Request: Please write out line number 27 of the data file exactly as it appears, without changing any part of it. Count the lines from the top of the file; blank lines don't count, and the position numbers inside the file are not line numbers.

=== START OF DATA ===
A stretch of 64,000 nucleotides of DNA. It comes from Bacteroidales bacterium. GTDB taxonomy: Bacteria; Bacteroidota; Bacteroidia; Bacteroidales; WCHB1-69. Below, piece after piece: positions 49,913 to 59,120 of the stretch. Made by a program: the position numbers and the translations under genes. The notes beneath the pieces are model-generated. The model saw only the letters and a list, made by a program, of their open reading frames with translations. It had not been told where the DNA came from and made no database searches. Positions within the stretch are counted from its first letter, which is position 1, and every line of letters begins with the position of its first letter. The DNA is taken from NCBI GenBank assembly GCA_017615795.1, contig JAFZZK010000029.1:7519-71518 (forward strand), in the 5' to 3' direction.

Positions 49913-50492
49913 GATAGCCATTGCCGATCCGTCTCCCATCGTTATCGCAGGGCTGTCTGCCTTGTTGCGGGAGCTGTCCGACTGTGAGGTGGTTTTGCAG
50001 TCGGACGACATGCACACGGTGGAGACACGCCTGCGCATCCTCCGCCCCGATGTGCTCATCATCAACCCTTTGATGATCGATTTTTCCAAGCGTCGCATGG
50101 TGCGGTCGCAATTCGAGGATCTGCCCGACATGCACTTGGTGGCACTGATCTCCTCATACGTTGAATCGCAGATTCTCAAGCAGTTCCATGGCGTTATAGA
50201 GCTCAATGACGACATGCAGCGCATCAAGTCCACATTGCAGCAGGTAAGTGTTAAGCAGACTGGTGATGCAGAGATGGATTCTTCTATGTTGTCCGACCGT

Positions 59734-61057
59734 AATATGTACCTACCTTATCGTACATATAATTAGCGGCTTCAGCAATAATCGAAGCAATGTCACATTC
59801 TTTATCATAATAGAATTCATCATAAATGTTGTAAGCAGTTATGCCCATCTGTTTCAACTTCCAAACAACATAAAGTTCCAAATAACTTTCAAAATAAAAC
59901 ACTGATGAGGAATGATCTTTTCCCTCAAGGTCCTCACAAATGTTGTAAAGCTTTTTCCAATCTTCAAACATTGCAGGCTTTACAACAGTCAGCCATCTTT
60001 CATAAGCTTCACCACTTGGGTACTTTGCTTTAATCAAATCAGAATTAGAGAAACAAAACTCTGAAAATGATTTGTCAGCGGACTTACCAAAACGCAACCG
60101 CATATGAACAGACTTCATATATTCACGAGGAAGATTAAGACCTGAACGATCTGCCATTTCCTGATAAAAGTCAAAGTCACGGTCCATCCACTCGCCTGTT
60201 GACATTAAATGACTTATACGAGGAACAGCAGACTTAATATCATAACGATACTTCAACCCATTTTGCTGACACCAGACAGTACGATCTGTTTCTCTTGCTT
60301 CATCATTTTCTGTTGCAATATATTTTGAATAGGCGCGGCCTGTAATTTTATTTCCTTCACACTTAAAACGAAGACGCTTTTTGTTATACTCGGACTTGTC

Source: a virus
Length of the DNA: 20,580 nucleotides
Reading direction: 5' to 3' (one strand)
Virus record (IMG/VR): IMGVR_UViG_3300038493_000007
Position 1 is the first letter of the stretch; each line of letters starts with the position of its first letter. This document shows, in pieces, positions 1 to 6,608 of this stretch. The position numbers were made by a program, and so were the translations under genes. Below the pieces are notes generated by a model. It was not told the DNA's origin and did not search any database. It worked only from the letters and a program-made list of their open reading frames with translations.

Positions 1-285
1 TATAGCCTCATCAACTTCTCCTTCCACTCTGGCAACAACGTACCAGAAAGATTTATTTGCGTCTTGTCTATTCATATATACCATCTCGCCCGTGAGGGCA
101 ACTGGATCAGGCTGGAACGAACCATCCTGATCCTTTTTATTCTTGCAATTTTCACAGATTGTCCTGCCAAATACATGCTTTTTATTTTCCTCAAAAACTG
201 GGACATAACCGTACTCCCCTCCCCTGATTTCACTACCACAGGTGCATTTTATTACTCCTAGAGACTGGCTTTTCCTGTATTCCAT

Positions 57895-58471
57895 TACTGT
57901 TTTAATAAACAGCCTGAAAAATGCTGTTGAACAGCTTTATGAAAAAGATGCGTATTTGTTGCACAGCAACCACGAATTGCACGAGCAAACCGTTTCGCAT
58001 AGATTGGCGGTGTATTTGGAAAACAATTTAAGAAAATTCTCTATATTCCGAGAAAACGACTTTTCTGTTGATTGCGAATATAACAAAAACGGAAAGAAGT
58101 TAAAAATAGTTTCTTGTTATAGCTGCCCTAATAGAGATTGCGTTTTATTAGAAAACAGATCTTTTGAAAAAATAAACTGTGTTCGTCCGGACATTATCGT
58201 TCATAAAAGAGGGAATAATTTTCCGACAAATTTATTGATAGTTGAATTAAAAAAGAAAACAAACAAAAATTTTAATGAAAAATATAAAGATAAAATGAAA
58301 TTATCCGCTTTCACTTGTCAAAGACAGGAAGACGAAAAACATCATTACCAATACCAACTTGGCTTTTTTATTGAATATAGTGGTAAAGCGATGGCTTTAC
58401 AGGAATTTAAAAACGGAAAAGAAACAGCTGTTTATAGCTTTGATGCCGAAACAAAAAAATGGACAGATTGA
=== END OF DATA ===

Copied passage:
58001 AGATTGGCGGTGTATTTGGAAAACAATTTAAGAAAATTCTCTATATTCCGAGAAAACGACTTTTCTGTTGATTGCGAATATAACAAAAACGGAAAGAAGT